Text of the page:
The new breed of travel agents offering more value for money
David Jessop, Contributor
A quick look at any travel section in newspapers in North America, Europe or those in emerging economies like Brazil, and it is clear that almost every country or major destination in the world is now vying to promote their uniqueness to visitors.
Most Caribbean nations and hotels have recognised the importance of meeting this challenge and either individually, or in co-operation with others like the airlines and tour operators, have with various levels of financial commitment developed advertising, marketing, public relations and other campaigns using new media. However, what remains missing is anything much beyond lip service on the part of Caribbean governments and the industry, that there ought to be a parallel regional marketing campaign.
While there may be reasons for this no longer being considered - weakened budgets, austerity, the failures of a regional integration process that is unable to deliver - it is still surprising, as there is previous evidence that suitably tailored campaigns work.
Looking back, Caribbean heads of government approved in 1992 the first ever cooperative regional marketing campaign. Funded with both public and private-sector support and led by the Caribbean Tourism Organisation and the Caribbean Hotel Association (now CHTA), a television commercial aired a year later, largely in North America. Its focus was on images from around the Caribbean with a sound track featuring the Beach Boys singing their hit song, Kokomo. The campaign raised consumer awareness of the Caribbean as a vacation destination and thousands responded to the promotions, reversing a then downward trend in visitor arrivals from North America.
Since then, the concept of a regional marketing campaign has remained alive sporadically and the issue has been raised and discussed at some Caribbean heads of government meetings, although in the last two years tourism has entirely fallen off their agenda.
Enquiring about this recently, it seems that the same issues remain. Perhaps unsurprisingly, while everyone thinks it a good idea, the concerns revolve around how this should be funded, who should coordinate such a campaign and how it should be run. There was also a sense that because most Caribbean destinations are seeing increases in visitor arrivals and yield, it is less necessary than in the years following the global economic crisis.
Despite this, selling the concept of the Caribbean region as a holiday destination, particularly using much cheaper new media to a new generation, remains important. It ensures that the Caribbean and what it has to offer remains at the forefront of the minds of both stay over and cruise visitors alike, and is a vital adjunct to country-specific national campaigns.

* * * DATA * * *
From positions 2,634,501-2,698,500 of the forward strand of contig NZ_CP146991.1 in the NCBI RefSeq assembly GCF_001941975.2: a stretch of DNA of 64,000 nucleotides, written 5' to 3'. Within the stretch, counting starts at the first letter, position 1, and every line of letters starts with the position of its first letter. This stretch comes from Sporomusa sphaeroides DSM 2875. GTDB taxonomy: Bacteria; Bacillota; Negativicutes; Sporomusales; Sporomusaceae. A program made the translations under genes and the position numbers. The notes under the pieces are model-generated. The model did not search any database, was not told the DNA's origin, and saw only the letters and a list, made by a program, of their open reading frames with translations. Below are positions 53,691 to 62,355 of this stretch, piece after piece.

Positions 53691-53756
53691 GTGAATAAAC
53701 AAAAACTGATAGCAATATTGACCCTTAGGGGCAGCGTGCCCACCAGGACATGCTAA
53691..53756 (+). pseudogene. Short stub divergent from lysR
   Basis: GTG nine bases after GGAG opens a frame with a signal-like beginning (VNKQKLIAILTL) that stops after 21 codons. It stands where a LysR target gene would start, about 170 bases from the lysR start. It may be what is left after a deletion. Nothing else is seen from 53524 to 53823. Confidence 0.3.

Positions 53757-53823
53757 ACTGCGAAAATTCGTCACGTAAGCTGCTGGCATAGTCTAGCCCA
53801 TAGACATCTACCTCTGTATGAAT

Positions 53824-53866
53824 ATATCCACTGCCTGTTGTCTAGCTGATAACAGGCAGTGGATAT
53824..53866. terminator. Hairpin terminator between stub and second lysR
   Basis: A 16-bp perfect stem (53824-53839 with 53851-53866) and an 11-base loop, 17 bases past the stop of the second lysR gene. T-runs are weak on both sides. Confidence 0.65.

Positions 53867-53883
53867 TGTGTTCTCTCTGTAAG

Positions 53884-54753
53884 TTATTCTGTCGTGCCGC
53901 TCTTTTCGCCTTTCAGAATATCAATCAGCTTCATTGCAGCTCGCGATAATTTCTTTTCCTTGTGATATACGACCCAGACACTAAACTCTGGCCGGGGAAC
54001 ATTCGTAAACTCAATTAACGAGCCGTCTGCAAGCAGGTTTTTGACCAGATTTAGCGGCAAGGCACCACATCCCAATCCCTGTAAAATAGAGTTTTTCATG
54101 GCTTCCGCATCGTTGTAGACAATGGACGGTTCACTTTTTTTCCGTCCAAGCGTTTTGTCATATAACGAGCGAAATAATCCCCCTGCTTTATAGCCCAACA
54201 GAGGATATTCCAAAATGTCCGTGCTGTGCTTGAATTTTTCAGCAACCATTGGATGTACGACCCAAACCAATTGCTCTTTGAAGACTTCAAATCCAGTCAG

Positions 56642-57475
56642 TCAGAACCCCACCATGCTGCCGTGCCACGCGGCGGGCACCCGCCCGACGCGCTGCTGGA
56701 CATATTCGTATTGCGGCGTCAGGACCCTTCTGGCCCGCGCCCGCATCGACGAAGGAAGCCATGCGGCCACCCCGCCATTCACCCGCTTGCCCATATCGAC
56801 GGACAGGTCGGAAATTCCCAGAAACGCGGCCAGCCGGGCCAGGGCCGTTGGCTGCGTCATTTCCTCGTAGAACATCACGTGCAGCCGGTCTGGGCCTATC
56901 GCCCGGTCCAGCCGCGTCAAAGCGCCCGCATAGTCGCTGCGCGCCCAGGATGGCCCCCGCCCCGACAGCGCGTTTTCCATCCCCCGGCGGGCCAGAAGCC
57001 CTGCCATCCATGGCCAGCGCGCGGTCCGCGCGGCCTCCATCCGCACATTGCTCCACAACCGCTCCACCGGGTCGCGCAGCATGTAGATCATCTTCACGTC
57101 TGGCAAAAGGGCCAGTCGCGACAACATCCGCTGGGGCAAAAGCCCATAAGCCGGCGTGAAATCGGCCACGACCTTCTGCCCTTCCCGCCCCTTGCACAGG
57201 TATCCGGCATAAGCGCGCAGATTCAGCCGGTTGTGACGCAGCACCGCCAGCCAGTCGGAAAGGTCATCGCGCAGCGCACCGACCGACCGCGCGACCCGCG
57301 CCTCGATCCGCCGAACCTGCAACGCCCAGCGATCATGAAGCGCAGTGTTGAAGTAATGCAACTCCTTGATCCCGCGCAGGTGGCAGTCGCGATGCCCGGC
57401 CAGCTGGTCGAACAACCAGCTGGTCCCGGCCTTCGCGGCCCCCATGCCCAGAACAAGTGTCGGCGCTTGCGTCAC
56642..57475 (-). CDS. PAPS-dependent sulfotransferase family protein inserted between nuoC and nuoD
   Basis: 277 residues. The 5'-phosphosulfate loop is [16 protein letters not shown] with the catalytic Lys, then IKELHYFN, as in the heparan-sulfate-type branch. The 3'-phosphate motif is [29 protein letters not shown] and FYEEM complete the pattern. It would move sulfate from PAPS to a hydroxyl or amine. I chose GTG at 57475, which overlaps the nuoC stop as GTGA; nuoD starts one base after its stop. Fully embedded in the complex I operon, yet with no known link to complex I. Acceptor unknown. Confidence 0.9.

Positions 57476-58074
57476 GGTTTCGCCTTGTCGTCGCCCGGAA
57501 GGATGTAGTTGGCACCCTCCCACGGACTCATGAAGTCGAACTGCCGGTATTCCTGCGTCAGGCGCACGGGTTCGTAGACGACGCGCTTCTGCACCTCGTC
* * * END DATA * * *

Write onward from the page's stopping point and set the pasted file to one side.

The issue is now of particular importance as warm-weather destinations from the Indian Ocean, through nations on both coasts of Central America to the islands of the Pacific are promoting themselves to the same stop-over and cruise passengers from North America and Europe through pictures of clear tropical waters, white-sand beaches and ever more special or luxurious hotels.
What this points to is the need for a regional campaign that sets out to portray the Caribbean's diversity, its people and its environment, making use of new media otherwise, it will as a region come to be seen as a tired and old destination.
In many respects this may be seen in Jamaica or a few other regional destinations which have successfully branded themselves, created a global image, encouraged new airlift and are seeing visitor numbers increase, as no longer being an issue.
However, it would be short-sighted for any nation to rest on its laurels and not recognise the way the visitor market is changing, particularly among those with the most disposable income such as global young professionals who see anywhere in the world as their vacation destination.
The world has moved on, the Caribbean as a region has to find new ways to connect with a new generation who, in addition to beaches, want high-quality cuisine, heritage, spas and a chance to meet local people to understand what a country is really like. That is to say, they are seeking multiple experiences in one vacation and need to know the Caribbean as a region that can be visited and revisited.
Minister of Tourism and Entertainment Dr Wykeham McNeill (sixth left) poses with members of the newly formed Craft Council of Jamaica. From left: ministry's permanent secretary, Jennifer Griffith; senior director, policy and monitoring, Elecia Myers; president, Ocho Rios Craft Council, Devon Mitchell; Port Authority of Jamaica's William Tatham; CEO, Jamaica Business Development Corporation, Valerie Veira; state minister in the Ministry of Tourism and Entertainment, Damion Crawford; chairman of the Craft Council of Jamaica, Mary Helen Reece; NVL Projects & Trading's Neil Lawrence; lecturer, Edna Manley College of the Visual and Performing Arts, Laura Jones-Davis; the Institute of Jamaica's Ann-Marie Bonner; and National Irrigation Commission's Kirk Freckleton.